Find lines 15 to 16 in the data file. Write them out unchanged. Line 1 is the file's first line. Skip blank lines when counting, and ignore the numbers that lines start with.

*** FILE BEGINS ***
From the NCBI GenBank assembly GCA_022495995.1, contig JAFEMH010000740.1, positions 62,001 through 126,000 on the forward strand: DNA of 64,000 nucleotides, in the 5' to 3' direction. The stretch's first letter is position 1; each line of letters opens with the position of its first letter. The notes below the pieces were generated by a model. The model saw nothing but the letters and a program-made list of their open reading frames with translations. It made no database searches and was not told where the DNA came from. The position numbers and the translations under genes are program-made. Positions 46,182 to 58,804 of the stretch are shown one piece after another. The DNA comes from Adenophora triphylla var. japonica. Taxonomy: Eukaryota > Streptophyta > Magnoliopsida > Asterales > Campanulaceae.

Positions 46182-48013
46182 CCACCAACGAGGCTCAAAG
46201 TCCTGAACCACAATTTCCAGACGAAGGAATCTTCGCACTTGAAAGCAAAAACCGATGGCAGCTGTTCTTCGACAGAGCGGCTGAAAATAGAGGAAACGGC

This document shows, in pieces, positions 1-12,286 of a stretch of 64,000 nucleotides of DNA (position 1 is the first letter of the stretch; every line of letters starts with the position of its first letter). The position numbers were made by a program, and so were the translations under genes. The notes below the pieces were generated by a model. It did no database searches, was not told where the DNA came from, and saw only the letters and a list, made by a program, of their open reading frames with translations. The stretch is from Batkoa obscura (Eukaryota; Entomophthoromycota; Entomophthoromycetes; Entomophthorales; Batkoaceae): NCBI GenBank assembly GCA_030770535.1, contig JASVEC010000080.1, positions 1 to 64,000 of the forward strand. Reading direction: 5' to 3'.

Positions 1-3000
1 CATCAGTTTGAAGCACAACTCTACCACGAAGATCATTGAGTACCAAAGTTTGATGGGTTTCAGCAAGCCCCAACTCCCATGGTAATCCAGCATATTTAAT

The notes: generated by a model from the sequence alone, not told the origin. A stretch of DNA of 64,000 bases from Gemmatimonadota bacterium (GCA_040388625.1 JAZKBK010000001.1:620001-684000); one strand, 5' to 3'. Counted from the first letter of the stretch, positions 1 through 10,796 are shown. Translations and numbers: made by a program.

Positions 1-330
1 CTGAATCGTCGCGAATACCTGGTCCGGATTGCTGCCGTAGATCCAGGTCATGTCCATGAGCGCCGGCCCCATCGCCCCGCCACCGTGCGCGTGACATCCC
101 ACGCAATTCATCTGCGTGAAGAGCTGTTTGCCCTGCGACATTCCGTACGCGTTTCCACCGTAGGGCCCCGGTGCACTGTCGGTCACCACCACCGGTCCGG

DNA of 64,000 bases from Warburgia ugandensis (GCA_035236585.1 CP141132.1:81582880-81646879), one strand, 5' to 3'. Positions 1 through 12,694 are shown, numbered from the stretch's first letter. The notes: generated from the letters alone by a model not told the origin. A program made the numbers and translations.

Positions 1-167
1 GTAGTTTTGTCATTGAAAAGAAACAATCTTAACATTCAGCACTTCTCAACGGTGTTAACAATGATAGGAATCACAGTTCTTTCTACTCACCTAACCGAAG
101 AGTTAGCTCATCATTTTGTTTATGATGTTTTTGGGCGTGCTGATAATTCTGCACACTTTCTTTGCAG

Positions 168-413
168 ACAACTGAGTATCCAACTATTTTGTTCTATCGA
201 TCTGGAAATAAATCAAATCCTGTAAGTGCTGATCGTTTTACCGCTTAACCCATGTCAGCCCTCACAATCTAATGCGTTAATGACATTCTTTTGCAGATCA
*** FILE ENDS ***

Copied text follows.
101 AGTTAGCTCATCATTTTGTTTATGATGTTTTTGGGCGTGCTGATAATTCTGCACACTTTCTTTGCAG

Positions 168-413